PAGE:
Reducing exposure to second-hand smoke for mothers and babies

Blue no smoking sign inside outline of house

In India and Bangladesh nearly 50% of women are exposed to second-hand smoke at home. For pregnant women, this exposure is linked to adverse health outcomes such as low birth weight in babies, still birth and sudden infant death syndrome. There is a lack of research on effective and scaleable interventions.

The Newton-Bhabha project team reviewed published information on the issue and interviewed pregnant women, their husbands and family members in rural Comilla in Bangladesh, and urban and semi urban Bangalore in India. They found poor family knowledge of the risks of second-hand smoke and difficulties expressed by women in changing smoking behaviour in the home.

Working with medical experts, psychologists, and behaviour change specialists, the team developed a number of products to support affected pregnant women and educate their families. They produced a picture booklet with information to help the family move towards a smoke-free home, and a letter from the unborn child about the effects of exposure to second-hand smoke. Automated telephone messages to the husband reinforced the key messages. A saliva screening test was introduced for pregnant women to use to show their families their level of exposure to secondhand smoke.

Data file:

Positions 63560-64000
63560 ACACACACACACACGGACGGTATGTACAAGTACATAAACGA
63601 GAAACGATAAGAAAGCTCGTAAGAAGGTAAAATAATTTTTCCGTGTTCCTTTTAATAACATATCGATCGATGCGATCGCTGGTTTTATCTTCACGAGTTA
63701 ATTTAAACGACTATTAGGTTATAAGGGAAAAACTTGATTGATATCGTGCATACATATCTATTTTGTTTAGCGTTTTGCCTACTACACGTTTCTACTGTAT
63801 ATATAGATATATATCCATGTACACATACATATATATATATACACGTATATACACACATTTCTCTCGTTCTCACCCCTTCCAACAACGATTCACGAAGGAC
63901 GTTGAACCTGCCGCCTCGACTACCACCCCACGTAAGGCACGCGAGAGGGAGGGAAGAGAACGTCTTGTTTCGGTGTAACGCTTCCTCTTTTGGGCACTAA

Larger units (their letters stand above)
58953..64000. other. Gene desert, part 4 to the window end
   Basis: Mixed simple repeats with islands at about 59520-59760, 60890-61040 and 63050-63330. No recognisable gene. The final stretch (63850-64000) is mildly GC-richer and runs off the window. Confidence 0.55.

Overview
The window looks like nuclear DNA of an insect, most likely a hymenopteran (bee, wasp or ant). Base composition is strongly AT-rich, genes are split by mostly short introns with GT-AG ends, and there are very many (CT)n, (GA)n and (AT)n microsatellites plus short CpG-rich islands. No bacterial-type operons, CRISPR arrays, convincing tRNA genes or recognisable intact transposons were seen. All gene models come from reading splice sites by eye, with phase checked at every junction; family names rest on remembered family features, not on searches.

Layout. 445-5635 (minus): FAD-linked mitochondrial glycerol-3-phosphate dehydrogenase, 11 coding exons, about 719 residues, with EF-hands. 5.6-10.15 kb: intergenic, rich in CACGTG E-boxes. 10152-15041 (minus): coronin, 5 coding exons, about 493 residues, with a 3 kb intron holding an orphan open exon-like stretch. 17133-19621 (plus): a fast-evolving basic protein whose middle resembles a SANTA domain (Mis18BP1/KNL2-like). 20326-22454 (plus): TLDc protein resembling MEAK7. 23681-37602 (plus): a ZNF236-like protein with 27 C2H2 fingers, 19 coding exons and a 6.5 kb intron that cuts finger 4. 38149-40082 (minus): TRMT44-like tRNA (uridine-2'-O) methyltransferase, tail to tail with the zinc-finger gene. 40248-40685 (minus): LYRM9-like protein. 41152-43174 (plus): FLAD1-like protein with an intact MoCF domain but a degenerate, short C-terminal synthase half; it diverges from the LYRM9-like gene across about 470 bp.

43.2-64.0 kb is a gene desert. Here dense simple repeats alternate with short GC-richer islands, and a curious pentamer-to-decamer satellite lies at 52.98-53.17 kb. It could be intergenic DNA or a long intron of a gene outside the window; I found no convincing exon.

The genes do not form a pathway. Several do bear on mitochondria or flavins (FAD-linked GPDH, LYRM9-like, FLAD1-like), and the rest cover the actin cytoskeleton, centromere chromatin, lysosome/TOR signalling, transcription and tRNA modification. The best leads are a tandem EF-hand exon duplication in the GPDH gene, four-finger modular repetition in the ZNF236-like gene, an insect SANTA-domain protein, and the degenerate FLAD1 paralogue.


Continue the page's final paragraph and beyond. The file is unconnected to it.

A key outcome was a reduction in cotinine levels in maternal saliva after three months of intervention. The results of this pilot trial, Intervention for Mothers during Pregnancy to Reduce Exposure to Second-hand Smoke (IMPRESS), also indicates that in this small group of women there has been a significant change in the household smoking behaviour of husbands and family members which should improve outcomes for mothers and babies. There has also been valuable learning on the feasibility and acceptability of the tailored interventions that were offered which will be helpful in scaling up the intervention in South Asian countries.

The World Health Organization identifies maternal exposure to second hand tobacco smoke as a major unaddressed public health problem. The intervention developed through our collaborative research holds great promise to address this concern.

Professor Atif Rahman

This project was shortlisted for Newton Prize 2017

A Multicomponent Intervention to Reduce Home Exposure to Second Hand Smoke During Pregnancy and Postnatal Period – A Randomised Control Trial

Project leads: Professor Atif Rahman, Institute of Psychology at the University of Liverpool, UK and Professor Prabha Chandra, National Institute of Mental Health and Neurosciences in Bangalore, India

Project partners: Medical Research Council and the Department for Biotechnology, India

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